Marianne’s bliss is short-lived, though, as Willoughby gets sent to London by his wealthy aunt. And Brandon has some distressing information about Willoughby’s history, which he confides to Elinor. Meanwhile, in her never-ending crusade to find husbands for the two older Dashwood sisters, Mrs. Jennings plans a trip to London to enjoy the balls and diversions of the season. And things get even more complicated for Elinor when their travel companion Lucy Steele (Riley Nelson) confesses a secret four-year-old engagement with Edward!

Things go from bad to worse in London when the Dashwood sisters have an unpleasant, awkward encounter with Willoughby at a ball, and learn via neighbourhood gossips (Lindsay Bryan and Sharon Kamiel) that he is engaged to the wealthy Miss Grey (Bryan). On their way home, escorted by Brandon, Elinor and Marianne stop at the home of Mrs. Jennings’ daughter Mrs. Palmer (Bryan) and Mr. Palmer (Horbatuik), where Marianne comes down with a life-threatening infection.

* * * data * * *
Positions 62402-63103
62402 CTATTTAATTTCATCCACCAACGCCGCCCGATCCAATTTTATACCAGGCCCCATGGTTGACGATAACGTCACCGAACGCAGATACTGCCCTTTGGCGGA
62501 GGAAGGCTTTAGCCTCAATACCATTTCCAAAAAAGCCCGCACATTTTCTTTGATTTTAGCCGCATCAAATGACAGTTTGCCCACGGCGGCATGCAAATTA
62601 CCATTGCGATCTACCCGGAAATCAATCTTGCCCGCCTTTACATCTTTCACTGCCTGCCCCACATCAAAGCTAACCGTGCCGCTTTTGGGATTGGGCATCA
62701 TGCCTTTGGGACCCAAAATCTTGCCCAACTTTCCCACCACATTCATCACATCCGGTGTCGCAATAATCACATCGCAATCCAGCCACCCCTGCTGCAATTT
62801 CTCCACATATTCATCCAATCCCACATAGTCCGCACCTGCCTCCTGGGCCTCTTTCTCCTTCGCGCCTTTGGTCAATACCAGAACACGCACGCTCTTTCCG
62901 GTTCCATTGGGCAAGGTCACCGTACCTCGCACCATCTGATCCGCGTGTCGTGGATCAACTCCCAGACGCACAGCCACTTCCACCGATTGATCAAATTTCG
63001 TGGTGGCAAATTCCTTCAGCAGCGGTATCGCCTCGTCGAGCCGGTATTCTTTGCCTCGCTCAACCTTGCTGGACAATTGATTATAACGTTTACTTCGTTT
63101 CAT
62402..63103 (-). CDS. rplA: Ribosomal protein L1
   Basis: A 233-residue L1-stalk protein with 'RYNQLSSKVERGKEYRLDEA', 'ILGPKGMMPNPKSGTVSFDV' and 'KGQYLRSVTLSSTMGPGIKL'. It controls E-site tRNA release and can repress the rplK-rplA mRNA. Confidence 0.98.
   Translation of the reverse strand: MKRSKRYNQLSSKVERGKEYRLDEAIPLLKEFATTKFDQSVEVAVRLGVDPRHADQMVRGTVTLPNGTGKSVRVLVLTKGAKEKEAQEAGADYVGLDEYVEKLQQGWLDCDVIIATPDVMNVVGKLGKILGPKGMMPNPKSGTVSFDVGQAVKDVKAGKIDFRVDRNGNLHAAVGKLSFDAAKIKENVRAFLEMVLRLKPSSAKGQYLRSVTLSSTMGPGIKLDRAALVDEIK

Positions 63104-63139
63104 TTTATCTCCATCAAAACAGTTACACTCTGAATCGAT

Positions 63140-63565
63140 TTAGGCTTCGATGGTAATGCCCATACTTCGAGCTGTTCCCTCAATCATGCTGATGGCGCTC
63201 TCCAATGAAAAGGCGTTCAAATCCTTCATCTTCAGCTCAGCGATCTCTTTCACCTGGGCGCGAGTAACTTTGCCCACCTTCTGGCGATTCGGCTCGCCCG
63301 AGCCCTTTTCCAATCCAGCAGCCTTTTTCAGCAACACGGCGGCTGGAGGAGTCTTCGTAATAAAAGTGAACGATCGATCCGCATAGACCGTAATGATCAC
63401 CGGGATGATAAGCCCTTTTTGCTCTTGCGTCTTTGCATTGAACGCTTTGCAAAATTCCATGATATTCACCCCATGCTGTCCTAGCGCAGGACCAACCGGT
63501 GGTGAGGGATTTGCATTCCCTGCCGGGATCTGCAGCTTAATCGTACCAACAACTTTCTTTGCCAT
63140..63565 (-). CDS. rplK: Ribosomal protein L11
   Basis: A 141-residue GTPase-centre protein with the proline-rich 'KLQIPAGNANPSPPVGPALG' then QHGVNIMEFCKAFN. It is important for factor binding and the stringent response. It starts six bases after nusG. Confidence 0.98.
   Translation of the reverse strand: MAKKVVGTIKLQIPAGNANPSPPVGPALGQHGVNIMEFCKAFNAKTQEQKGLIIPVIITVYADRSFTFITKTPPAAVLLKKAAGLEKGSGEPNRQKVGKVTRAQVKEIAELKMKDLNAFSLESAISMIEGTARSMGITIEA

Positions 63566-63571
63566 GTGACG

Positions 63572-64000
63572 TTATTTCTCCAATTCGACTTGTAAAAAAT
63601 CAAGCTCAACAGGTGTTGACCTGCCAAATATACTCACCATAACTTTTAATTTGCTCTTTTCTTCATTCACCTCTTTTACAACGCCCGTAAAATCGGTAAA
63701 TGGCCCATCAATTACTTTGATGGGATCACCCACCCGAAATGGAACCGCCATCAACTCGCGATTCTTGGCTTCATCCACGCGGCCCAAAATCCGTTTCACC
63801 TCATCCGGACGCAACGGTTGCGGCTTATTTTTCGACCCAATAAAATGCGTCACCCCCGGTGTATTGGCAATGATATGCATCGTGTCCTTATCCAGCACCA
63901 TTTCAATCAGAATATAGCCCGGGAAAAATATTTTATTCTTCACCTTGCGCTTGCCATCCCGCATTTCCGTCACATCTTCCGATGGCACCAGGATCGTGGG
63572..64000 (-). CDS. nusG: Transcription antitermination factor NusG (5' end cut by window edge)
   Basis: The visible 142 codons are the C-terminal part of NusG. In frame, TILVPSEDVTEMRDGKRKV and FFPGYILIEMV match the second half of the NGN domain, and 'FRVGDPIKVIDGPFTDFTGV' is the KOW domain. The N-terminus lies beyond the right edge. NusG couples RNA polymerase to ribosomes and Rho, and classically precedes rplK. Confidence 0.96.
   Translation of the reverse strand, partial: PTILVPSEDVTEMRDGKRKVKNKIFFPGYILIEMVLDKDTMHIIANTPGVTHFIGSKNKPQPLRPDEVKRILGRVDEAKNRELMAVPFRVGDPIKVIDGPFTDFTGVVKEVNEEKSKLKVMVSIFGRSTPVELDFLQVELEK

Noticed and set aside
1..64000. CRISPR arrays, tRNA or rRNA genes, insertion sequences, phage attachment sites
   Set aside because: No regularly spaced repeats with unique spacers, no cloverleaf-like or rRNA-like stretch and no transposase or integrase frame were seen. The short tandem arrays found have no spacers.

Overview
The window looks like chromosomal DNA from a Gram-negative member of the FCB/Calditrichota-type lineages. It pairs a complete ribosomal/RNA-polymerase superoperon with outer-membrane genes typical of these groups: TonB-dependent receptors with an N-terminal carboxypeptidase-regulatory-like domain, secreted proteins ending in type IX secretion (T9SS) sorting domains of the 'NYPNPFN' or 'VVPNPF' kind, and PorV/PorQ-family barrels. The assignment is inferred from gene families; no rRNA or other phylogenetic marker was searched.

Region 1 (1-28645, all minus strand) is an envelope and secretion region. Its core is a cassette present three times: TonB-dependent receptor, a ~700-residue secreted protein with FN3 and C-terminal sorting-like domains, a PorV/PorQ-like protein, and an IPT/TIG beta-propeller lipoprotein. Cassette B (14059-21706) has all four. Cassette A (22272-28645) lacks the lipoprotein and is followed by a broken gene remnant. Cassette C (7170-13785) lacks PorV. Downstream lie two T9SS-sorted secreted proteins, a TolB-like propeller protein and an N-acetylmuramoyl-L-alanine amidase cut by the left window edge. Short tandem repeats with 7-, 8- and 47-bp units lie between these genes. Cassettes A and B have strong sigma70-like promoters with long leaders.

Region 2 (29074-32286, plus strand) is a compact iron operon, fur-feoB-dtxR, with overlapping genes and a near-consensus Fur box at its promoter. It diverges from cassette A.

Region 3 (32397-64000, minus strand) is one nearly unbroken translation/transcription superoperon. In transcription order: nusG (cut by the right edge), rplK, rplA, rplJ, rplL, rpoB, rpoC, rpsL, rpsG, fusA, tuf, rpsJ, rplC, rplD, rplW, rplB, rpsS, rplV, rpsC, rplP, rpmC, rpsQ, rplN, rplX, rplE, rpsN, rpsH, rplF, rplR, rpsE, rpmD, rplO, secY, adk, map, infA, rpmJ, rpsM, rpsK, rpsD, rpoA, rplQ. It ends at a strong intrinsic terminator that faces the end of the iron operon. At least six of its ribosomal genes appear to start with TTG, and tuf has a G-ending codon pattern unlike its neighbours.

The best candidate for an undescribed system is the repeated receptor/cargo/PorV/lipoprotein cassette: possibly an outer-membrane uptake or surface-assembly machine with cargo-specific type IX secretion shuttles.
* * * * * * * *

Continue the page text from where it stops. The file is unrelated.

But don’t worry, the girls get home safe and new, happier revelations emerge.

There is a youthful edge to this adaptation; full of heart and charm. For those familiar with the book and the film adaptation by Emma Thompson, directed by Ang Lee, Swale has added some scenes that we would previously have only guessed at. One in particular highlights Willoughby’s misery at his reliance on a rich relation, and his regret at choosing money over love.

With shouts to the design team: Arash Eshghpour (set), Karlos Griffith (lighting), Dave Fitzpatrick (sound) and Lindsay Forde (costume); and to choreographer Karen Millyard.